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Help Seniors Transition to a New Life

Moving from a family home can be traumatic. This business idea helps seniors downsize into a new, smaller living facility.
November 17, 2006

Even though many seniors want to live in their own homes as long as they can, others need or want to move on to one of the many residential options ahead. That transition is often a daunting one, though, leaving many seniors and their families reeling from the challenges. "There are often difficult family dynamics," says Steven Weisman, a Cambridge, Massachusetts, elder law attorney and author of Boomer or Bust. "Sometimes the children have competing interests. Sometimes they're half a continent away and need someone on location to help meet their parents' needs. This is a chance for entrepreneurs to do well in this area while doing good."

After working as an assisted living administrator, Bryan Neal, 34, saw so many problems with seniors on the move that he started Assisted Moving LLC in Plymouth, Michigan. "There are often 50 years of accumulated possessions in [their] homes," says Neal, whose 3-year-old company projects 2006 sales of $225,000. "Families call and ask if I'll be the villain, because Mom and Dad don't understand why everything can't go into the new place." Neal's company has a systematic downsizing plan complete with software showing the dimensions of the new home. Once the seniors see what will really fit, Assisted Moving helps them decide what to pass on, holds estate sales to sell other items, discards unwanted items and moves what the seniors keep into their new homes.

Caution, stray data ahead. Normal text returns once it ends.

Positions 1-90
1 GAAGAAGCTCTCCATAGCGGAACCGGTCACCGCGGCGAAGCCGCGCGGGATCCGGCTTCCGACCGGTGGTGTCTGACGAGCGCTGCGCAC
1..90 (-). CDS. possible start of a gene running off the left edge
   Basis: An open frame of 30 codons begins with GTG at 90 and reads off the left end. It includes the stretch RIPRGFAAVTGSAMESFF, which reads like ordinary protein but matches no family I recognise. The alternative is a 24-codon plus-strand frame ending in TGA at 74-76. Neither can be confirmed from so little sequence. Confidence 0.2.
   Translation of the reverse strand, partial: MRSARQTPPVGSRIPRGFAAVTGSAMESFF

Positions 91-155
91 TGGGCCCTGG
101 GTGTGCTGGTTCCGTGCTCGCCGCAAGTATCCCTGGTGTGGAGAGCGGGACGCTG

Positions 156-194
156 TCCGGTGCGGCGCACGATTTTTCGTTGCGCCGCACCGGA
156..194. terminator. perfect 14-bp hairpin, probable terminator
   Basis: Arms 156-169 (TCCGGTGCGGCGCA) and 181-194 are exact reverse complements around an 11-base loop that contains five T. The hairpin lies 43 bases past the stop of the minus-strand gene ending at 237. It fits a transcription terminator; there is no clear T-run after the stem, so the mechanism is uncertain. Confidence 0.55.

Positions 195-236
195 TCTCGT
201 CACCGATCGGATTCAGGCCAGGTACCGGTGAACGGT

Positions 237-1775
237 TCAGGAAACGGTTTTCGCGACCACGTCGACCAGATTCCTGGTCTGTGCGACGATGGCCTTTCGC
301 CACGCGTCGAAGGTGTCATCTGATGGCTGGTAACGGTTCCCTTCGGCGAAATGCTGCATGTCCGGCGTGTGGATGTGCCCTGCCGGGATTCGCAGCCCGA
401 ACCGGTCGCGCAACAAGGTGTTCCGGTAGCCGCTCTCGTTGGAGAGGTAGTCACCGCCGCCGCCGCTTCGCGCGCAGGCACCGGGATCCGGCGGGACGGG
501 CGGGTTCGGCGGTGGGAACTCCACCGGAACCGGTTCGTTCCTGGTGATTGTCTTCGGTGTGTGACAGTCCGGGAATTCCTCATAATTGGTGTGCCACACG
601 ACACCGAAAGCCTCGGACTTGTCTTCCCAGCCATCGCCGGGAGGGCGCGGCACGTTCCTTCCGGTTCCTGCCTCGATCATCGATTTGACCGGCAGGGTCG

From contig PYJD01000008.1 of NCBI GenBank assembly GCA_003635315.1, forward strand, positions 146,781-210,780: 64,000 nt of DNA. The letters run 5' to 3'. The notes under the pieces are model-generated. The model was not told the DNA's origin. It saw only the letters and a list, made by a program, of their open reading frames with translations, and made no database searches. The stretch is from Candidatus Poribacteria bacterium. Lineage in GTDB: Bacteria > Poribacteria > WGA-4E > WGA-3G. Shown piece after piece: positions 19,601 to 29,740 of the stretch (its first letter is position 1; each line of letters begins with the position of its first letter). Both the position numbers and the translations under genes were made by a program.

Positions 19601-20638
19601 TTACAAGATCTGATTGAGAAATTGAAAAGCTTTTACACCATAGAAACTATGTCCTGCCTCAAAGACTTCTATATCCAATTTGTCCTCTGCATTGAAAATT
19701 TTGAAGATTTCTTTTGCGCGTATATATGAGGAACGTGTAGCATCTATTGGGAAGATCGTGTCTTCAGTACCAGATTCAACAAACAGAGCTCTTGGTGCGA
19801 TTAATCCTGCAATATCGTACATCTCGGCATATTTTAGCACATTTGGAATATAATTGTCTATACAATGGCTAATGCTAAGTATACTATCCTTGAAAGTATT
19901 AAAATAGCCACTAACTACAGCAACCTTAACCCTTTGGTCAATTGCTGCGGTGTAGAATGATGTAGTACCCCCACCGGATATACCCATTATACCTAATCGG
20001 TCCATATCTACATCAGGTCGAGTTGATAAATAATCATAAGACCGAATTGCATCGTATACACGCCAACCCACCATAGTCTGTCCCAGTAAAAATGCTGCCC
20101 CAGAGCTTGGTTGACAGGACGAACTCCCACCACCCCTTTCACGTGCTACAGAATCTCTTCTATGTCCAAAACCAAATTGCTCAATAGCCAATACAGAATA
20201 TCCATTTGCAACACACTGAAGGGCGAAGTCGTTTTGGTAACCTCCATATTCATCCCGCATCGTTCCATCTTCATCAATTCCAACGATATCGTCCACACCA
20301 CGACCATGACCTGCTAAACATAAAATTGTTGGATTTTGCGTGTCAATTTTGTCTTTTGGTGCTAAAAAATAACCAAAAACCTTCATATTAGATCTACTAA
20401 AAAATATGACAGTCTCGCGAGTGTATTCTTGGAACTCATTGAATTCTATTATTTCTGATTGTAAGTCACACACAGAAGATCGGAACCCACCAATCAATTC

Getting Started
Before starting your own transition services business, consider the following: